Great frauds in history: Horatio Bottomley

Horatio Bottomley – twice elected to Parliament and once considered for a cabinet post – was also a swindler and an embezzler.


Born in 1860, Horatio Bottomley lost both his parents by 1865 and spent five years in an orphanage in Birmingham. He became an office boy in a firm of solicitors, and by the age of 23 was a partner in a transcription firm. Over a career spanning four decades he would find fame (and notoriety) as a company promoter and proprietor of the ultra-nationalistic magazine John Bull. Despite several bankruptcies, his skills as an orator saw him elected to Parliament twice and he was considered for a cabinet post.

What was the scam?

Bottomley was involved in several failed companies, and narrowly escaped being convicted of fraud at trials in both 1893 and 1908. The swindle that finally brought him down involved the Victory Bonds Club, which was set up in 1919. Bottomley claimed that for a minimum investment of £1 (compared with £5 for the underlying bonds), subscribers would get the chance to win prizes from a lottery funded by the interest payments. Bottomley used the money in a bid to rebuild his media empire, as well as to fund an extravagant lifestyle.

What happened next?

Bad investments, poor administration, and the high level of expenses meant that the club could only survive if it could find new investors (turning it into a de-facto Ponzi scheme). Unfortunately for Bottomley, investors started to lose confidence in the scheme, pulling their money out. In 1921 Reuben Bigland, Bottomley's former business partner, published a pamphlet attacking him and the club. After Bottomley lost a libel case against Bigland, he was arrested by the police, convicted of embezzling £170,000, expelled from Parliament, and served five years in prison.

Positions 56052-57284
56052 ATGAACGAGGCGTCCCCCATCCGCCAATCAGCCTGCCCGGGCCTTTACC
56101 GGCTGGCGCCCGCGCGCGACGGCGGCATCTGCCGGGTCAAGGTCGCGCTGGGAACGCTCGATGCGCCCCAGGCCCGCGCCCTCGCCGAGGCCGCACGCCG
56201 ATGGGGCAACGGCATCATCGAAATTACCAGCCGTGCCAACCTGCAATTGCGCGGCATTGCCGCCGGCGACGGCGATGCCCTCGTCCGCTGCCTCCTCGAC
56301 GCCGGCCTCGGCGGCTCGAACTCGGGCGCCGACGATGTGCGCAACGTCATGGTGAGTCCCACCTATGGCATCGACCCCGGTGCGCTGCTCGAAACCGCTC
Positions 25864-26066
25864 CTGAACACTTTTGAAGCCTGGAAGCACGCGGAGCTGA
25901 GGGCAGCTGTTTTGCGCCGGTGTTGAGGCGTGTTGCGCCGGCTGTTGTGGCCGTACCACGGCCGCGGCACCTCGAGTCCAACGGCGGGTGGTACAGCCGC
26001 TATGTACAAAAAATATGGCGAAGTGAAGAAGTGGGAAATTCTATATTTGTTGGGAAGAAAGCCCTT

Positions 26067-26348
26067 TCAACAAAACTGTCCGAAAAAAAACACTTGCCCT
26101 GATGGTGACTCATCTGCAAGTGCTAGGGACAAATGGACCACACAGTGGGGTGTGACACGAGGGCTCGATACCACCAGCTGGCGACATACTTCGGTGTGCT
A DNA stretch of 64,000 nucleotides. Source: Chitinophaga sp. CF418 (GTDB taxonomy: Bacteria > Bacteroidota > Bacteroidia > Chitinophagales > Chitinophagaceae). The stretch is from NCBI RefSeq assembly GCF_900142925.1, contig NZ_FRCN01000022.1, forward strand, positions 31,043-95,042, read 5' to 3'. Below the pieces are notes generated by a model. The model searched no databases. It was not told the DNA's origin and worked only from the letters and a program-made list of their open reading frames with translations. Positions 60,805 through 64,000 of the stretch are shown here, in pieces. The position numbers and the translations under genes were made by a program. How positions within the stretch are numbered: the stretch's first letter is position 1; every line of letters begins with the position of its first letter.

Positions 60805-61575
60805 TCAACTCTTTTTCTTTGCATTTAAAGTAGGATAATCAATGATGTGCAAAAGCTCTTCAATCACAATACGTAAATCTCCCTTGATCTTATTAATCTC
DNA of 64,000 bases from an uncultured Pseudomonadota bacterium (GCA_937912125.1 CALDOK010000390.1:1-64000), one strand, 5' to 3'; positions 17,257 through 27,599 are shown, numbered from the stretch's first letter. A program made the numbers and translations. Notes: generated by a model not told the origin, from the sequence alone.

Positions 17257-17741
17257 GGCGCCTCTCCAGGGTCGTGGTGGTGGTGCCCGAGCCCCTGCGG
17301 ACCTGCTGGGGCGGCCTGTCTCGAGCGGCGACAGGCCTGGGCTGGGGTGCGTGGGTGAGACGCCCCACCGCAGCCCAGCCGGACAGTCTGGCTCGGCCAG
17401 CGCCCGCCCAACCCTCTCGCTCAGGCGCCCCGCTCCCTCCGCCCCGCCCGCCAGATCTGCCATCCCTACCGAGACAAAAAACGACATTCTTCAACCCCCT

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Lessons for investors

Some club members who withdrew their money ended up being overpaid due to slipshod records, but those who stuck with the scheme only received back a fraction of their original investment. Always be sceptical about charismatic or charming company owners or fund managers. Bottomley was adept at getting people he had conned to invest additional money in other schemes in the promise that this would help them recover their losses never a good

Dr Matthew Partridge

Matthew graduated from the University of Durham in 2004; he then gained an MSc, followed by a PhD at the London School of Economics.

He has previously written for a wide range of publications, including the Guardian and the Economist, and also helped to run a newsletter on terrorism. He has spent time at Lehman Brothers, Citigroup and the consultancy Lombard Street Research.

Matthew is the author of Superinvestors: Lessons from the greatest investors in history, published by Harriman House, which has been translated into several languages. His second book, Investing Explained: The Accessible Guide to Building an Investment Portfolio, is published by Kogan Page.

As senior writer, he writes the shares and politics & economics pages, as well as weekly Blowing It and Great Frauds in History columns He also writes a fortnightly reviews page and trading tips, as well as regular cover stories and multi-page investment focus features.

Follow Matthew on Twitter: @DrMatthewPartri